Feynan Eco Lodge….a destination in itself. The lodge is situated on the western edge of the three hundred square metre Dana Biosphere Reserve, Jordan’s largest nature reserve that is about 3 hours from Amman.
It’s an area that is dedicated to protecting the landscape and over eight hundred species of flora and 449 different animals that are found within the area, some of which are threatened species.
At the entrance to the park, we have to stop and transfer from our bus to vehicles driven by the local Bedouins who will take us to Feynan.
Fascinated by the stark rocky landscape and questions from our driver in his broken english, our time on the bumpy road goes quickly and soon we see our oasis in the desert.
National Geographic Adventure Magazine has listed Feynan Eco Lodge as one of their top fifty eco-lodges in the world and it is not hard to see why.
Feynan takes its environmental responsibility seriously. Its policies advocate minimal damage to the environment. Solar power generates electricity that runs essential appliances, solar systems heat the water, water consumption is restricted and rubbish is recycled. At night, candles create a romantic atmosphere in the twenty six room lodge. The kitchen here prepares fresh vegetarian food that is grown locally.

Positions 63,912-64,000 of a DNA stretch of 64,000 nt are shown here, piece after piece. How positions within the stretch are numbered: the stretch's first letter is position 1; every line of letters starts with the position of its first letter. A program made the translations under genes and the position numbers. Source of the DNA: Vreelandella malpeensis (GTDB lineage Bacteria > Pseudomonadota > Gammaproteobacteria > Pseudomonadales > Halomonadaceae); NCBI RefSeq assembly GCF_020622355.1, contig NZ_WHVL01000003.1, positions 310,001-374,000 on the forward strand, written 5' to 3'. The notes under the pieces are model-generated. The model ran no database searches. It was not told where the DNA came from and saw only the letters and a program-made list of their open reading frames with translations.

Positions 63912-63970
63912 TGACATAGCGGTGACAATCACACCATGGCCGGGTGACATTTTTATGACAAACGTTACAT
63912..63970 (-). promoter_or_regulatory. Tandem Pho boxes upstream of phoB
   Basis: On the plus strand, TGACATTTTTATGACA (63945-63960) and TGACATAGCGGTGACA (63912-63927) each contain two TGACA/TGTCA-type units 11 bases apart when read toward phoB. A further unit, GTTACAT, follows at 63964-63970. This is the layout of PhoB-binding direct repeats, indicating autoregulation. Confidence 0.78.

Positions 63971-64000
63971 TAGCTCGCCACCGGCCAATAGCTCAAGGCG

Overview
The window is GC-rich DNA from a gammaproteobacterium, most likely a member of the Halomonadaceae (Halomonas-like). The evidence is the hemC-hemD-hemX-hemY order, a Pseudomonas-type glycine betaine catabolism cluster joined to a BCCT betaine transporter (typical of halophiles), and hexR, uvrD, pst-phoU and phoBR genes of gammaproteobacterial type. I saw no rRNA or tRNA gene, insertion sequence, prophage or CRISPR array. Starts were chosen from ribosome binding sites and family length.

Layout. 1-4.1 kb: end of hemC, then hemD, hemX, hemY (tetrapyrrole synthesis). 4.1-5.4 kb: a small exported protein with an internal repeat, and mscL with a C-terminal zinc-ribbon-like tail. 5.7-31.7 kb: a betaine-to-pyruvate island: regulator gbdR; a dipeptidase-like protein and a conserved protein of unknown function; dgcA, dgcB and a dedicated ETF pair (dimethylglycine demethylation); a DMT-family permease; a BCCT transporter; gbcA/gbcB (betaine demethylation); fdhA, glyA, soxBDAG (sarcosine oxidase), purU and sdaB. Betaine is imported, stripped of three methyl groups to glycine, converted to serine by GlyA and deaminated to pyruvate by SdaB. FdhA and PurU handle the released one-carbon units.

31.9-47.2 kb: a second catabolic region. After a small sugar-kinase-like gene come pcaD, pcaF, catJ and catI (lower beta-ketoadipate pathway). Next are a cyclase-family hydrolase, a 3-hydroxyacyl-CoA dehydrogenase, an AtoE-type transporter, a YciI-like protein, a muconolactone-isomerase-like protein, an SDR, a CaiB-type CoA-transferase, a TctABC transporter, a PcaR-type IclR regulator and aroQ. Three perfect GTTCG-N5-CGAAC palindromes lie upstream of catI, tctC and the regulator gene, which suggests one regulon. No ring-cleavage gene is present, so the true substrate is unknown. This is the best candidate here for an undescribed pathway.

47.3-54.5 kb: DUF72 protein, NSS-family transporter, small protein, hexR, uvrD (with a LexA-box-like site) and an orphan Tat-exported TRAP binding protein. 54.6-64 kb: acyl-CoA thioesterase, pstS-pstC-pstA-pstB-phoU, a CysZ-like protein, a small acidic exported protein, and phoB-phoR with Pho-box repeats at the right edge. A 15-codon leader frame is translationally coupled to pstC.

But it is the people that make Feynan special. The staff are all from the local Bedouin communities. The lodge helps them to sustain their culture and generate income for the communities. Our drivers are part of this….they keep all the transfer fees they received to bring us to the lodge.
Local tourism is also encouraged to give visitors an insight into the Bedouin culture.
We spent a fabulous afternoon learning how to make shrak…the local bread that we had been eating at the lodge.
We head to one of the tents where a Bedouin women sits mixing the dough. One by one, the balls of dough are pulled over the upturned disc that has been heated over the fire. It only takes a few minutes and then we are eating…delicious!
From here we hike to the top of a nearby hill to watch the sunset. We pass the homes of Bedouin families who live in the valley.
The sunset is stunning…the stark landscape takes on a glow as the day disappears.
Have you stayed at an eco lodge?
Other articles you may enjoy:
The Children of Jordan’s Al- Amir Village
Jordan: The Ottoman Town of Salt
The Roman Ruins of Jerash
Jordan: A Realisation of a Dream